The Development of LDS Temple Worship, 1846-2000 : A Documentary History
Salt Lake City, UT
Over the years, the LDS Church has struggled with how best to convey information about the temple to its members. “We recommend that a definition be given in the temple of the symbolism and significance of the various marks in the garment,” a committee of apostles wrote to the First Presidency in 1936. “We are very concerned that our people [who are] going to the temple for the first time have a better introduction to the temple,” said Apostle Mark E. Petersen to regional representatives in 1969.
In that spirit, historian Devery S. Anderson has brought together a comprehensive collection of official documents on temple ceremonies, limited only by what would be inappropriate to discuss publicly. The documents include rulings by the First Presidency on changes to the ceremonies, letters to temple and stake presidents and bishops reminding them of temple policies, minutes of Quorum of the Twelve meetings, excerpts from sermons and Church publications, and commentary by apostles and temple presidents in diaries, letters, oral histories, and temple scrapbooks.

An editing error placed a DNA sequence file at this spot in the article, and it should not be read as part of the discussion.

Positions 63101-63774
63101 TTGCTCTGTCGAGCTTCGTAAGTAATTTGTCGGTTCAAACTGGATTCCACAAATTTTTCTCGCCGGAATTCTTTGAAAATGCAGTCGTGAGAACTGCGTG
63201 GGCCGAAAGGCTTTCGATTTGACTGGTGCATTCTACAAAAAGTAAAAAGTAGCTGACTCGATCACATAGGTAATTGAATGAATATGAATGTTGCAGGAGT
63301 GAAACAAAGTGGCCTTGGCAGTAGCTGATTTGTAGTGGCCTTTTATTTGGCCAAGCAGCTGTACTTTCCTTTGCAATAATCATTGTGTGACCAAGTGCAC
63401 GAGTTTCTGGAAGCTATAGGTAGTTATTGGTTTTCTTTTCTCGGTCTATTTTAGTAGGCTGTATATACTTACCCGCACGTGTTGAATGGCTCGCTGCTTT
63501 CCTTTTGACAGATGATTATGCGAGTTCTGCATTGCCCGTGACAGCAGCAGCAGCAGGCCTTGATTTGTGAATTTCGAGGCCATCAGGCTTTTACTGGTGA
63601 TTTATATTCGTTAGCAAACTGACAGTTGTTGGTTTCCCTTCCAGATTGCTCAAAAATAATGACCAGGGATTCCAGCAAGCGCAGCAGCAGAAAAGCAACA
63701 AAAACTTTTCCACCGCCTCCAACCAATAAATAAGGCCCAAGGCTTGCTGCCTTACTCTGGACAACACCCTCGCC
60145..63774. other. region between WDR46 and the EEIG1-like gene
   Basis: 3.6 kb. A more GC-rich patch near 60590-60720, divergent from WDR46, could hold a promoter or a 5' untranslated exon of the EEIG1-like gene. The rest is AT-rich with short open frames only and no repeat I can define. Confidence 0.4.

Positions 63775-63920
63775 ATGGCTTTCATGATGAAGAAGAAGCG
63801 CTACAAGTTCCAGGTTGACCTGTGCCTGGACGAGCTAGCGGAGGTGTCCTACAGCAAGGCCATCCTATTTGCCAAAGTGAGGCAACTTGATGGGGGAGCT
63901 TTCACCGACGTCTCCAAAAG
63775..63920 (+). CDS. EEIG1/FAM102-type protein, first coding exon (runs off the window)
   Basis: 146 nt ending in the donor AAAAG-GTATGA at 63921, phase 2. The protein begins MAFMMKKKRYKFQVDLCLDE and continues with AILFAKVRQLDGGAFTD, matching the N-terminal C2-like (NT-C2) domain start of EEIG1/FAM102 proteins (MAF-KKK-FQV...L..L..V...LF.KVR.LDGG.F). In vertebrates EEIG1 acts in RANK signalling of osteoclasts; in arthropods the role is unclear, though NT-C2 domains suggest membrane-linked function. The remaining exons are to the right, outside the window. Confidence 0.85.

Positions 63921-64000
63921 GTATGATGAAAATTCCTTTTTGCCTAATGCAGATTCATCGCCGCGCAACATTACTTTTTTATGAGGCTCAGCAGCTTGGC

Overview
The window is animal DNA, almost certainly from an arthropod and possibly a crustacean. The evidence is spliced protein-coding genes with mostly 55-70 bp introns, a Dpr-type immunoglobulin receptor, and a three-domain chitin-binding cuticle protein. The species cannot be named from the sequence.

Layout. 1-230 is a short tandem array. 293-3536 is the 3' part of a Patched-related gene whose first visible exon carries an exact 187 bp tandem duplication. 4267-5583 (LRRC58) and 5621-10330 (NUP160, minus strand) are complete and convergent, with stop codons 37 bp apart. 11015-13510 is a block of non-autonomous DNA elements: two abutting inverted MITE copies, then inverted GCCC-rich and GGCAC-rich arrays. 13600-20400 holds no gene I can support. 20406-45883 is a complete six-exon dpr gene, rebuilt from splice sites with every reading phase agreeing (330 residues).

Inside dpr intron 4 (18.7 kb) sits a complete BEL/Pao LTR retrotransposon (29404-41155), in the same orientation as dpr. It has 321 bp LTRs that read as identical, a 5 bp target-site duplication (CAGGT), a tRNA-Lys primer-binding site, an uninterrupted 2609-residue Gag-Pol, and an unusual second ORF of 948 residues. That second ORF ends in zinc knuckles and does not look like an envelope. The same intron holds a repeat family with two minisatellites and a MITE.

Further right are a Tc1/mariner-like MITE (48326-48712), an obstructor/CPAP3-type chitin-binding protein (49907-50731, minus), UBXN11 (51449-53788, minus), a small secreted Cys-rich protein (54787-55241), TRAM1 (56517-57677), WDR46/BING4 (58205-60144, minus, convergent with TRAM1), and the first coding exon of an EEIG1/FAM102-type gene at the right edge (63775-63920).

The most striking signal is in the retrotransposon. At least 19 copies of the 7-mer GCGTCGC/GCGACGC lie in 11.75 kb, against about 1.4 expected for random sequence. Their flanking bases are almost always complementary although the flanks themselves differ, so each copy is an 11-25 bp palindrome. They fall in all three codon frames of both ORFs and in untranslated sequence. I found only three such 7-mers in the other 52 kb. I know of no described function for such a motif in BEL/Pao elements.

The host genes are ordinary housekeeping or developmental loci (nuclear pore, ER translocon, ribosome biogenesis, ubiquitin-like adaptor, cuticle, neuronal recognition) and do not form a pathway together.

Yes, the temple ceremonies have changed since their inception in Nauvoo in the 1840s. The liturgy was originally conveyed as a memorized, oral tradition, then in 1877 the leadership committed it to writing to guarantee consistency among several temples and facilitate changes they wanted to make at that time. This was repeated in 1922 when George F. Richards and a committee of apostles was charged with reviewing and rewriting the ceremonies—again in the 1950s when the dramatic presentation was replaced with a motion picture and the script was shortened. One comes away from these documents with a better understanding of what constitutes the essence of the temple and what, by contrast, is malleable: staging, costumes, wording of the dramatic portions, and practical details such as whether marriage proxies should kiss across the altar